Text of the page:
United States of America, Plaintiff-appellee, v. Shou Z. Mei, Defendant-appellant, 315 F.3d 788 (7th Cir. 2003)Annotate this Case
Decided January 9, 2003
Charles E. Ex, Office of U.S. Atty., Criminal Div., Chicago, IL, for Plaintiff-Appellee.
Wendy S. Paul, University of Wisc. Law School, Madison, WI, for Defendant-Appellant.
Before BAUER, MANION, and ROVNER, Circuit Judges.
ROVNER, Circuit Judge.
Shou Mei pleaded guilty to six felonies stemming from his role in a conspiracy to commit fraud using counterfeit credit cards, and now challenges the calculation of the financial loss used to determine his sentences. Although he conceded stealing nearly $600,000, the district court determined that Mei intended to cause a loss of more than $1.9 million. Most of the credit cards involved in the conspiracy were never recovered, so the district court estimated Mei's intended loss by multiplying the average maximum credit limit of the recovered cards with known credit limits by the total number of cards used during the conspiracy. Mei contends that the method used by the district court to calculate the loss was not reasonably reliable, and that the actual financial losses he caused more reasonably reflect the harm. We affirm.
The story begins in early 1999, just after Mei was released from federal custody in Ohio after serving time for attempted credit card fraud (his second credit card fraud-related federal conviction, it turns out). Under pressure to make good on his gambling debts, Mei returned to Chicago to raise cash. His fund-raising scheme involved having accomplices place "skimmers," portable data storage devices that capture information from the magnetic strip on the back of a credit card, in Chinese restaurants, where corrupt cashiers and servers would swipe the cards of unsuspecting diners. Mei downloaded the information from the skimmers onto a computer that he used to produce counterfeit credit cards and matching identification. On May 17, 1999, Mei gave four cards bearing the name "Xin Chan" to an accomplice, Lau Ming, who tried to use the cards at a Marshall Field's department store in Calumet City, Illinois. The cards did not work and were confiscated. Mei gave four more "Xin Chan" cards to another accomplice (and a future government informant) known only as "Person A," who attempted the same fraud at the same store. Again the cards did not work and were confiscated. Mei continued to produce cards, however. Ming, along with another future government informant known as "Person D," successfully purchased $231 in cigarettes from a Wal-Mart in Bloomingdale, Illinois. Ming and Person D then attempted to buy a $400 camera at a nearby K-Mart, but the cards were rejected and confiscated. Later, Ming and Person D obtained over $800 in cigarettes from a Highland, Indiana, Cigarette Discount Outlet using cards bearing the name "Jin Lang." Between April and June 1999, Ming eventually charged over $50,000 with cards supplied by Mei.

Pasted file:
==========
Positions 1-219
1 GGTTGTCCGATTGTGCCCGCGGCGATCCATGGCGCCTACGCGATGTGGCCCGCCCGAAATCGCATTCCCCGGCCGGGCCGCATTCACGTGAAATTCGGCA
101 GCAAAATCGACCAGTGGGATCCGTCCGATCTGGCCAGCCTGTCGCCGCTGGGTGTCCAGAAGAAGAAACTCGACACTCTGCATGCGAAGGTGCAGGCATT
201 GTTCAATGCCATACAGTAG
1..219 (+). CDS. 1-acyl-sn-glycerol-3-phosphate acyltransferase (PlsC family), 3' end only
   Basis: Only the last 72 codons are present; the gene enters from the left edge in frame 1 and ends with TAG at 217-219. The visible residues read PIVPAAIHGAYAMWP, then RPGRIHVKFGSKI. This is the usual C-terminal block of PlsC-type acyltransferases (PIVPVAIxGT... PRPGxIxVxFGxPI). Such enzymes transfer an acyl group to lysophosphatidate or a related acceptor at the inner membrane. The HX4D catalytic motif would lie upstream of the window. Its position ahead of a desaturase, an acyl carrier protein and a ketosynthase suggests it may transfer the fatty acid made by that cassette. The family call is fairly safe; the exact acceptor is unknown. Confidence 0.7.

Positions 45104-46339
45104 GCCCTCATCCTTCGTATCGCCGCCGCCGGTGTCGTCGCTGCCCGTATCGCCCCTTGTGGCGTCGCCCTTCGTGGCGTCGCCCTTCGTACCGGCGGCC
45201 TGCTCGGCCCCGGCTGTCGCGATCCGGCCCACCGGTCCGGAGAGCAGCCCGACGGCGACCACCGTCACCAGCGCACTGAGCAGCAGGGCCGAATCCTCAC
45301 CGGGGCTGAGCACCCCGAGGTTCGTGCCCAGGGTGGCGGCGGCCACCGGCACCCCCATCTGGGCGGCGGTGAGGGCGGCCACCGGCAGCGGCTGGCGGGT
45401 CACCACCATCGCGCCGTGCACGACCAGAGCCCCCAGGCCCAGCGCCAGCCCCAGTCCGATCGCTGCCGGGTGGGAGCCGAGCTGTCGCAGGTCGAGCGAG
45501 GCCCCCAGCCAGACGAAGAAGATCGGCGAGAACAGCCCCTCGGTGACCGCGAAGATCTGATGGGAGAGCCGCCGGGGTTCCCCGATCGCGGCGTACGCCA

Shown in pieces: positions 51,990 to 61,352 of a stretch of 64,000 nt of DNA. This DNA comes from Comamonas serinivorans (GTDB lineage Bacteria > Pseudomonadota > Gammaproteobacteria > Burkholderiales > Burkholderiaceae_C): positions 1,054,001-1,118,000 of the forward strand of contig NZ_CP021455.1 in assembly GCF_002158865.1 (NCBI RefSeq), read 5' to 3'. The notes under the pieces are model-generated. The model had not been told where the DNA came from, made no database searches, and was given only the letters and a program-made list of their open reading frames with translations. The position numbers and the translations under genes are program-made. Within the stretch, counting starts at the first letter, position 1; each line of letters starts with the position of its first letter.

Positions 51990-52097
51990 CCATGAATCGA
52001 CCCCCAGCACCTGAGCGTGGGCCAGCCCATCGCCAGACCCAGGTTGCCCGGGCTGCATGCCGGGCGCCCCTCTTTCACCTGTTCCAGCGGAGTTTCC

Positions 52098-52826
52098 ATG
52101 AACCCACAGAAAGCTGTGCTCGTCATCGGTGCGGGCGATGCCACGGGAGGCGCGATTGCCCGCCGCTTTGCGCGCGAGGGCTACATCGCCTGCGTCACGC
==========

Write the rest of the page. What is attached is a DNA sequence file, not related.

On June 15, 1999, Mei hosted a meeting of Ming, Person D, and accomplices Chris Huang, Zhou Li, and Nom Tin Chan. There, Mei introduced a profit-sharing arrangement by which he would distribute to each of them counterfeit credit cards and matching identification, and in turn each would use the cards to obtain cash or goods that Mei could trade for cash on the illegal market. Any person able to obtain $12,000 or more would share in the profits of the scheme. In addition, Mei urged the crew to place his skimmers in restaurants, and offered to pay $20 for each stolen credit card number.
At the same time, Mei was trafficking counterfeit cards to persons operating in Ohio. One of his Ohio contacts, a government informant known as "Person C," bought 30 cards and matching identification from Mei in Chicago, returned to Ohio, and made approximately $12,000 in bogus purchases. Mei then delivered 30 more cards to Person C in Ohio, who charged another $12,000. On another occasion, Person C and another informant known as "Person B" met Mei outside of a McDonald's restaurant in Highland, Indiana, where they gave Mei $16,300 for 20 cards and matching identification. Through the end of 1999, Mei sold Persons B and C approximately 130 cards along with several matching driver's licenses and at least two skimmers for about $40,000. And by November 1999, Person B had obtained over $33,000 with the cards, in part by taking out cash advances at Indiana riverboat casinos.
The scheme continued into the following year. In early February, Mei arranged to deliver 20 cards and matching identification to Person A. Then, on February 19, 2000, Mei and Chris Huang ordered $30,000 in computer equipment from Urban Computer in Chicago, telling the salesperson that they were starting an internet business. They arranged to pay for and pick up the equipment the next day. Mei, Ming, Huang, Zhou Li, Nom Tin Chan, and Person A met at Mei's home the next morning. Mei distributed 20 cards each to Ming, Li, Chan, and Person A, and at noon they boarded vans and proceeded to Urban Computer. Mei remained in one of the vans, but directed Huang to negotiate the remainder of the sale. Although many of the 80 cards did not work, Ming, Li, Chan, and Person A produced card after card until they found some that did work. Eventually, Ming charged $11,550, Li charged $8,550, and Person A charged $10,050. As they loaded up the vans and prepared to do additional "shopping," federal agents, tipped off by Person A, intervened and arrested everyone. Mei was indicted on charges of conspiracy to commit credit card fraud, trafficking in one or more credit cards, possessing fifteen or more counterfeit credit cards, plus three counts of aiding and abetting the use of counterfeit credit cards. See 18 U.S.C. §§ 2, 1029(a) (1), (a) (3), (b) (1). Huang, Ming, Li, and Chan were named in the same indictment as co-conspirators. Persons B and C later told the government that the object of the scheme was simply to steal as much as possible by using each card up to its credit limit or until it no longer functioned.